The political economy of land in Pakistan

‘Neoliberal security state’ manifests through army’s involvement in fertiliser, ministers in corporate farming.


Syed Mohammad Ali July 23, 2012

A famous adage which claims that ‘to rule over land is to rule over people’ makes a lot of sense in the case of countries like our own, where a bulk of the national population still resides and works in the agrarian sector. While terms like feudalism are contested, it is useful to consider the issue of land rights from a multidisciplinary political economy lens, which seeks to simultaneously understand economic implications of political decisions and vice versa.

The extraction of rural surplus from the Indian subcontinent enabled the Mughals to fund empire building opulence and warfare through an increasingly sophisticated land administration system. Peasant revolts against this exploitation were identified as one of the reasons for the downfall of the Mughals. Under the historic mansabdari system, however, agrarian tillers were at least rooted to the land they cultivated since mansabdars appointed above them were state representatives designated to collect revenues from land, which essentially belonged to the empire — rather than to mansabdars themselves.

The British desire to fuel industrialisation in England through boosting cash cropping in its colonies led to experimentation with provision of private property rights in the subcontinent based on the presumption that this would incentivise productivity and investment in agriculture. Sidestepping the poor rural populace, the British preferred giving land rights to the upper peasantry. Moreover, the colonial government gave titles and land grants to ‘noblemen’ willing to recognise their authority and the British Raj also began using land for inducing military recruitment and breeding horses for the cavalry, under the ghora paal (horse breeding) scheme. Economic historians have identified this latter colonial policy of using land for military purposes as setting the stage for the growing influence of the military in the country’s political economy.

Unlike India, landlords with large landholdings dominated the Muslim League and continued to sabotage effective land reforms in the country. Over time, landholding interests not only pervaded the establishment but also acquired industrial interests. It is thus not uncommon for large landed Pakistani families to have family members in the national and provincial parliaments serving as senior bureaucrats and army officials, as well as owning sugar and cotton mills.

A political economy perspective further sheds light on broader configuration of production relations at both national and global levels. The IMF and the World Bank have actively sought to influence agricultural production processes and policies through liberalisation of the agricultural sector — in developing countries which receive their loans — in a bid to integrate them into a global trade regime.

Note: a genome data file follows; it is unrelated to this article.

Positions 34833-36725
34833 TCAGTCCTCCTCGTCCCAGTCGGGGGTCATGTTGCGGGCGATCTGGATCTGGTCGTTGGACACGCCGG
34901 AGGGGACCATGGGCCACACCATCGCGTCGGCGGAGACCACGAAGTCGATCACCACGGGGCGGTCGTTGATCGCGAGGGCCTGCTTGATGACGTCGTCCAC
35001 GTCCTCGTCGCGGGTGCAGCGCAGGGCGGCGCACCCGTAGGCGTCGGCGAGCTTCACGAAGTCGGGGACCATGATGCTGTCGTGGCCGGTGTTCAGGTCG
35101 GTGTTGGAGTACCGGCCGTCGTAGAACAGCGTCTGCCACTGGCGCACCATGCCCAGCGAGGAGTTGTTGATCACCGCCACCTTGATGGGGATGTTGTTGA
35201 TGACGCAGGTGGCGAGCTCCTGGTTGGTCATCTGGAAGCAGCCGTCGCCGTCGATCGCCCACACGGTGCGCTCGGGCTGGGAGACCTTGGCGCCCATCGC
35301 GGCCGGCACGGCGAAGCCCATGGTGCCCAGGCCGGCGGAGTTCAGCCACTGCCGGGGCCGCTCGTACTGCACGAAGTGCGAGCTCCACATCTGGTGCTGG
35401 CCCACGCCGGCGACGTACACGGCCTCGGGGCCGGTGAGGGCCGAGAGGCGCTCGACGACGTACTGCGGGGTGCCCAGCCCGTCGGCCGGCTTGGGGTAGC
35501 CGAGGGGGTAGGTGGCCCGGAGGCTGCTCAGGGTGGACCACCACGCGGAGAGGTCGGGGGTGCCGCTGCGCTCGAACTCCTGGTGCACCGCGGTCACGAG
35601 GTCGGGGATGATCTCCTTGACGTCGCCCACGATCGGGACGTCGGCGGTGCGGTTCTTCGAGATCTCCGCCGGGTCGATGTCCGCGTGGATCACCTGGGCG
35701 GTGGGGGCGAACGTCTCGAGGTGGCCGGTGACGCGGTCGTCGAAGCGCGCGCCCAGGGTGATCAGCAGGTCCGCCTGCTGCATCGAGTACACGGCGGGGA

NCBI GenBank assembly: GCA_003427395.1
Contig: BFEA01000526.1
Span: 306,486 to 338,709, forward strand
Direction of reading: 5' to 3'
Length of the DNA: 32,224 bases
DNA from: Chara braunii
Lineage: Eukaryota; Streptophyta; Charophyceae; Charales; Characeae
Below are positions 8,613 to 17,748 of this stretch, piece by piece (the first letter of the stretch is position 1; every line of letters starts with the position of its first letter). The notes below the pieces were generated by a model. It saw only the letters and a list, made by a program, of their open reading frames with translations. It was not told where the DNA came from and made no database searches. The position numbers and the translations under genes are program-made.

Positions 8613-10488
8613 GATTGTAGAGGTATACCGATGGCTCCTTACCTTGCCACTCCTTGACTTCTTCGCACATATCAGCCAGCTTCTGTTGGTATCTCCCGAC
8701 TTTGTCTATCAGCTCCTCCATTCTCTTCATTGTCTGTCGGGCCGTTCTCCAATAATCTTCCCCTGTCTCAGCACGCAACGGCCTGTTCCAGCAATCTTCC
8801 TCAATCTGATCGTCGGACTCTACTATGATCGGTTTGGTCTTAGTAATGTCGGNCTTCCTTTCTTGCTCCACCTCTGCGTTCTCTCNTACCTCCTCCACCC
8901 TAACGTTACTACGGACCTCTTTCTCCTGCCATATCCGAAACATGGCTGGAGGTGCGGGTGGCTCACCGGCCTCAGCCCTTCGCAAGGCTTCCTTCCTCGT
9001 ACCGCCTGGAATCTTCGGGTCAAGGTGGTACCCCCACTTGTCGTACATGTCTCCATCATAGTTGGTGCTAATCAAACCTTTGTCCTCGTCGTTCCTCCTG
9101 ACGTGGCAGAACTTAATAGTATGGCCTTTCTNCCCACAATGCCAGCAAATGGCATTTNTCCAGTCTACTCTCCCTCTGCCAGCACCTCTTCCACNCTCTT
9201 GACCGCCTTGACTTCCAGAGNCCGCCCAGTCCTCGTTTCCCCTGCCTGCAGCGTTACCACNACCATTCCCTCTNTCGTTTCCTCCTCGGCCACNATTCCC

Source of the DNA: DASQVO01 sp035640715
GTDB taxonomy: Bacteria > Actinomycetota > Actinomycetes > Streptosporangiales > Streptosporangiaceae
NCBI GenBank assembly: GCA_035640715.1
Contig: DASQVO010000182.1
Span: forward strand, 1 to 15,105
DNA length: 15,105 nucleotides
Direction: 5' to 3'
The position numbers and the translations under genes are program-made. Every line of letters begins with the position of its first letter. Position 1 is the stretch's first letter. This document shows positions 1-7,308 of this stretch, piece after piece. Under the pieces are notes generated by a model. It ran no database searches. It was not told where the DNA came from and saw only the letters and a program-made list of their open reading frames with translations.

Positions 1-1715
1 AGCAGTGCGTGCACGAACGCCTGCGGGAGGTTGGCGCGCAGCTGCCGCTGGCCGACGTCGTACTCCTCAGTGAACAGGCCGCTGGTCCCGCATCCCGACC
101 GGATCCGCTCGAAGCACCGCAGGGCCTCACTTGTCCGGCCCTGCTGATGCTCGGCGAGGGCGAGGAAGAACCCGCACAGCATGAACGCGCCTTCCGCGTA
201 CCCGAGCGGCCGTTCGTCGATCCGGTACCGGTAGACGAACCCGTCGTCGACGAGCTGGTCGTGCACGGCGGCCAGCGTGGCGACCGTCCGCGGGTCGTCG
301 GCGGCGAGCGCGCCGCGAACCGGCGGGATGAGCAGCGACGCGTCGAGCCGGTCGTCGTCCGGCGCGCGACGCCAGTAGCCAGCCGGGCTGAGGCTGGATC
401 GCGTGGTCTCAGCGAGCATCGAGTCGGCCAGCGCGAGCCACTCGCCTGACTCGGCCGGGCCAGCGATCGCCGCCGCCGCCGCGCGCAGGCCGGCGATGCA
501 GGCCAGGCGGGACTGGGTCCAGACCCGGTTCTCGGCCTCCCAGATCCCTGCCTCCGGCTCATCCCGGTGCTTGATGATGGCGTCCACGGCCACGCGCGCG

In Pakistan, such trends have led to the growing convergence of local and international interests with regards to land- use. Such a state of affairs has been aptly described by a Pakistani scholar as  ‘the neoliberal security state’. Its manifestations are observable through the army’s involvement in fertiliser production, through prominent ministers engaging in corporate farming and through donor attempts to fund computerisation of land records to further facilitate agribusiness or to provide to the rural poor without addressing their basic land tenure rights. However, the above strategies remain incapable of empowering the vast proportion of our poor rural populace. In fact, the barriers to effective citizenship rights in Pakistan, which fuel a range of disparities — ranging from gender, class, caste and ethnic problems — correspond closely with the hierarchy of existing claims and rights to land. With the Supreme Court having declared land reforms un-Islamic and the establishment and parliamentarians still adamant on preserving the status quo of land ownership and donor agencies focusing on liberalisation of the agricultural sector, it should be no surprise why large parts of Pakistan continue to experience growing food insecurity, poor human development and ineffective democratic governance.

Published in The Express Tribune, July 24th, 2012.

COMMENTS (16)

Rashid Khan | 8 years ago | Reply

@I Khan I disagree we need smaller holdings. My understanding is that in many parts of India it has been a huge success. For example, in Punjab and Guajart. More recently Bengal also had a successful land reform. Culturally some of the landowners come from classes that are not interested in agriculture. The Rajputs are an infamous example. British scholars observed Rajputs as being indolent and spend thrift, lacking in any interest or acumen in agriculture. I think the British were correct. In my opinion, the problem is that most feudals culturally see themselves as martial and look down on agriculture. Yes land reform should have done long ago. It is more difficult to do now but that does not mean it should not be done.

Muhammad Shoaib Akif | 8 years ago | Reply

@wonderer: Preistly class always acted as parasites in every religion. They don't work nor do they want others to work but worship. They, being parasites, support parasitic class of capitalists and feudal who, in turn, feed the parasitic priestly class. Thus, vicious cycle goes on and poverty goes up.

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